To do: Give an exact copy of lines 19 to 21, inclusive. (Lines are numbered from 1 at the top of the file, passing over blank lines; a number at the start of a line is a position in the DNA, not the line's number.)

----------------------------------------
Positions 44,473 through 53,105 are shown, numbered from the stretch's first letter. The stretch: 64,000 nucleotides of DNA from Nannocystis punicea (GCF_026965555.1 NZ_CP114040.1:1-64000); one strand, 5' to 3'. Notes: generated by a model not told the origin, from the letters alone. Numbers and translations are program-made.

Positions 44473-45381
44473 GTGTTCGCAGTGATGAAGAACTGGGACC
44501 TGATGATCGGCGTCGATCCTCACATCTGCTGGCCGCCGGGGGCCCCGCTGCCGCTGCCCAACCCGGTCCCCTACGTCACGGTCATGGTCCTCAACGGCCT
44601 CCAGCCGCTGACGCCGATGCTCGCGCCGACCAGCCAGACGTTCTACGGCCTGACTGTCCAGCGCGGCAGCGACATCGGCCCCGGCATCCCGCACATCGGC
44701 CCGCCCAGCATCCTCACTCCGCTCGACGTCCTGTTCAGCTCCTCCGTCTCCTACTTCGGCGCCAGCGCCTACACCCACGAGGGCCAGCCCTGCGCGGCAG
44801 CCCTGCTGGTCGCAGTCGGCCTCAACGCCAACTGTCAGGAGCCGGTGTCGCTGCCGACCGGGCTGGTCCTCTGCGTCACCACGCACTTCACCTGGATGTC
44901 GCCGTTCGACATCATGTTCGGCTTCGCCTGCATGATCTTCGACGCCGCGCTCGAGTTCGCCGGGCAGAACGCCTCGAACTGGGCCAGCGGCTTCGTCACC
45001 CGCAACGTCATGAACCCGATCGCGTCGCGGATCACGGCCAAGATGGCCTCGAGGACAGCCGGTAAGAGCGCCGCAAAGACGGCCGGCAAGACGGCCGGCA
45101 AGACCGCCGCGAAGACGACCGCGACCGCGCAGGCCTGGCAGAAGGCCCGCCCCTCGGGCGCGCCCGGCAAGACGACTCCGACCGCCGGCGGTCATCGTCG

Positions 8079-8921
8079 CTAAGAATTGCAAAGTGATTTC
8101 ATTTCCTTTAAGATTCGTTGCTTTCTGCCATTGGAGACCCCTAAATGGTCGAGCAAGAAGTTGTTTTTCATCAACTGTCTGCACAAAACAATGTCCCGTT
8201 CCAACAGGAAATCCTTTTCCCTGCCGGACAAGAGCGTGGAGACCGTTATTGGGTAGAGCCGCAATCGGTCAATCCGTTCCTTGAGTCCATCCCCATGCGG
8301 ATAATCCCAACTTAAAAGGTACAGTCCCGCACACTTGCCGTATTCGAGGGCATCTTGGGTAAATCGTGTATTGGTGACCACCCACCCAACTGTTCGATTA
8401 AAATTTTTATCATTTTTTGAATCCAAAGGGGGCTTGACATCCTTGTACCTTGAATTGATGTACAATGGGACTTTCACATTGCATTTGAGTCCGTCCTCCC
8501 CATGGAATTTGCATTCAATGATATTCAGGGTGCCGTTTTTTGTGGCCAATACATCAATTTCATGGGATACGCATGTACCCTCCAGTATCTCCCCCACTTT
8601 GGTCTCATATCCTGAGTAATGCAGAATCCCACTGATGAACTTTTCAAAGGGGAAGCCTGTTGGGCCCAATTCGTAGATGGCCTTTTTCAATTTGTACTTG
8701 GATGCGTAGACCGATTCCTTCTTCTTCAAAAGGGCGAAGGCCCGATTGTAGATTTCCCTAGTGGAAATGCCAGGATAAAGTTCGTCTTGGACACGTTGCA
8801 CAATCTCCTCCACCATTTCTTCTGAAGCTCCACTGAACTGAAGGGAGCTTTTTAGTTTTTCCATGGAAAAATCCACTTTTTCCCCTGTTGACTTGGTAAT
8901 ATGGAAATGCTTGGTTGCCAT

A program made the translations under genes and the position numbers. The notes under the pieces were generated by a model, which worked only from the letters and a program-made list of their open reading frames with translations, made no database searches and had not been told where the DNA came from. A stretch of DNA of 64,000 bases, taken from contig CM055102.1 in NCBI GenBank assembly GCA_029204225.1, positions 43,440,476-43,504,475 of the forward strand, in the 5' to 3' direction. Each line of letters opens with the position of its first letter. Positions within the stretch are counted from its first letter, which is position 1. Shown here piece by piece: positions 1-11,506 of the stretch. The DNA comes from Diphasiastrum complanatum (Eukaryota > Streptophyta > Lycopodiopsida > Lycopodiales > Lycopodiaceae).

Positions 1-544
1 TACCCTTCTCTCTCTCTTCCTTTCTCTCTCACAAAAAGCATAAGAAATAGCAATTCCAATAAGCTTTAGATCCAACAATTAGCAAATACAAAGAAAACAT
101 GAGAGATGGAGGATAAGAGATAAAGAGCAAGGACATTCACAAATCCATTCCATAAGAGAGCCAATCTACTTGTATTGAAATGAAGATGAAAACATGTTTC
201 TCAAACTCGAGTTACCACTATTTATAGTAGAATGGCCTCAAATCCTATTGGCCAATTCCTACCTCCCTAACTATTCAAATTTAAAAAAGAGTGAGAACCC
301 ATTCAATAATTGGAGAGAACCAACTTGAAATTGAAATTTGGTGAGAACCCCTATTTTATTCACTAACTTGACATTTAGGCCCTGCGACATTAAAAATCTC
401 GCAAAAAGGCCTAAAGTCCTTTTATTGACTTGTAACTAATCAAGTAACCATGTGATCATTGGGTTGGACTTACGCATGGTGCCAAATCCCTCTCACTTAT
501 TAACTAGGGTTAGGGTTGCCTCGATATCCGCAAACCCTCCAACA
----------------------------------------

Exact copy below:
8701 GATGCGTAGACCGATTCCTTCTTCTTCAAAAGGGCGAAGGCCCGATTGTAGATTTCCCTAGTGGAAATGCCAGGATAAAGTTCGTCTTGGACACGTTGCA
8801 CAATCTCCTCCACCATTTCTTCTGAAGCTCCACTGAACTGAAGGGAGCTTTTTAGTTTTTCCATGGAAAAATCCACTTTTTCCCCTGTTGACTTGGTAAT
8901 ATGGAAATGCTTGGTTGCCAT